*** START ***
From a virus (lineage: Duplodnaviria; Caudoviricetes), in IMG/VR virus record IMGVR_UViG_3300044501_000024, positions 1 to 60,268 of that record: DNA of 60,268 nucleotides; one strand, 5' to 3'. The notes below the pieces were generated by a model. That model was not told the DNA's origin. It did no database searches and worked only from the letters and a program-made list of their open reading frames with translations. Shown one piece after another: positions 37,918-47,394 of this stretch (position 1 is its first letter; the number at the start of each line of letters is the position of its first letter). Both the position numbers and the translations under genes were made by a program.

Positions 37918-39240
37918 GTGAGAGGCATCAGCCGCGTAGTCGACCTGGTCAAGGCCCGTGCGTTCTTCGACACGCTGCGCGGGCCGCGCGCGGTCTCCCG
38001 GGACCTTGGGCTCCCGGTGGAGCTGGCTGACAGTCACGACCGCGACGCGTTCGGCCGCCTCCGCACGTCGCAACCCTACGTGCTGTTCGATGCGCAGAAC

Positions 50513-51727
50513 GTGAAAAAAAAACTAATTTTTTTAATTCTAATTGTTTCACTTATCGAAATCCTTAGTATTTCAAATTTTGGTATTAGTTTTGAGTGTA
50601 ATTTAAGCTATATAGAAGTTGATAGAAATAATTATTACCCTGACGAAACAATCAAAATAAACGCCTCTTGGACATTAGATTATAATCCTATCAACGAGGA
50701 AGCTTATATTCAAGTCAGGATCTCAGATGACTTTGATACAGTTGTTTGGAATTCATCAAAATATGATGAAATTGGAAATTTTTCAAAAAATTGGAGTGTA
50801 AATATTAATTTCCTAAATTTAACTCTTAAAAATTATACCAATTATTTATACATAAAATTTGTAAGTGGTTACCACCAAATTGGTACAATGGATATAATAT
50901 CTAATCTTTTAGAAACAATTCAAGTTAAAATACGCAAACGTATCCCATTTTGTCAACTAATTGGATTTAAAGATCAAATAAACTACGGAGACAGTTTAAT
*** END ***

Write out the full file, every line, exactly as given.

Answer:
From a virus (lineage: Duplodnaviria; Caudoviricetes), in IMG/VR virus record IMGVR_UViG_3300044501_000024, positions 1 to 60,268 of that record: DNA of 60,268 nucleotides; one strand, 5' to 3'. The notes below the pieces were generated by a model. That model was not told the DNA's origin. It did no database searches and worked only from the letters and a program-made list of their open reading frames with translations. Shown one piece after another: positions 37,918-47,394 of this stretch (position 1 is its first letter; the number at the start of each line of letters is the position of its first letter). Both the position numbers and the translations under genes were made by a program.

Positions 37918-39240
37918 GTGAGAGGCATCAGCCGCGTAGTCGACCTGGTCAAGGCCCGTGCGTTCTTCGACACGCTGCGCGGGCCGCGCGCGGTCTCCCG
38001 GGACCTTGGGCTCCCGGTGGAGCTGGCTGACAGTCACGACCGCGACGCGTTCGGCCGCCTCCGCACGTCGCAACCCTACGTGCTGTTCGATGCGCAGAAC

Positions 50513-51727
50513 GTGAAAAAAAAACTAATTTTTTTAATTCTAATTGTTTCACTTATCGAAATCCTTAGTATTTCAAATTTTGGTATTAGTTTTGAGTGTA
50601 ATTTAAGCTATATAGAAGTTGATAGAAATAATTATTACCCTGACGAAACAATCAAAATAAACGCCTCTTGGACATTAGATTATAATCCTATCAACGAGGA
50701 AGCTTATATTCAAGTCAGGATCTCAGATGACTTTGATACAGTTGTTTGGAATTCATCAAAATATGATGAAATTGGAAATTTTTCAAAAAATTGGAGTGTA
50801 AATATTAATTTCCTAAATTTAACTCTTAAAAATTATACCAATTATTTATACATAAAATTTGTAAGTGGTTACCACCAAATTGGTACAATGGATATAATAT
50901 CTAATCTTTTAGAAACAATTCAAGTTAAAATACGCAAACGTATCCCATTTTGTCAACTAATTGGATTTAAAGATCAAATAAACTACGGAGACAGTTTAAT